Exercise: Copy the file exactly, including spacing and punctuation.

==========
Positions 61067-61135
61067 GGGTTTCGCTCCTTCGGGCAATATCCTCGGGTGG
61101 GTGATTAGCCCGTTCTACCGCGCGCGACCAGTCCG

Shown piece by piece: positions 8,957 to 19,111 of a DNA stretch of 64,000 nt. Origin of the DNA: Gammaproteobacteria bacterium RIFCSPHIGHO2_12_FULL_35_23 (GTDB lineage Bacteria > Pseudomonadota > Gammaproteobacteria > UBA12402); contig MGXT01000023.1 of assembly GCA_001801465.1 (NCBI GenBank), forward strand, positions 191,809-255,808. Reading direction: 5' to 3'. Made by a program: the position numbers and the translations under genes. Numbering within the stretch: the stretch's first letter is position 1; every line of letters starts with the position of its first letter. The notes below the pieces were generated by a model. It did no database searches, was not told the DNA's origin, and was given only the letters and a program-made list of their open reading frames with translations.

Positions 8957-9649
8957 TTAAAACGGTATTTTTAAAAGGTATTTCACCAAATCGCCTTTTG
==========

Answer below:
Positions 61067-61135
61067 GGGTTTCGCTCCTTCGGGCAATATCCTCGGGTGG
61101 GTGATTAGCCCGTTCTACCGCGCGCGACCAGTCCG

Shown piece by piece: positions 8,957 to 19,111 of a DNA stretch of 64,000 nt. Origin of the DNA: Gammaproteobacteria bacterium RIFCSPHIGHO2_12_FULL_35_23 (GTDB lineage Bacteria > Pseudomonadota > Gammaproteobacteria > UBA12402); contig MGXT01000023.1 of assembly GCA_001801465.1 (NCBI GenBank), forward strand, positions 191,809-255,808. Reading direction: 5' to 3'. Made by a program: the position numbers and the translations under genes. Numbering within the stretch: the stretch's first letter is position 1; every line of letters starts with the position of its first letter. The notes below the pieces were generated by a model. It did no database searches, was not told the DNA's origin, and was given only the letters and a program-made list of their open reading frames with translations.

Positions 8957-9649
8957 TTAAAACGGTATTTTTAAAAGGTATTTCACCAAATCGCCTTTTG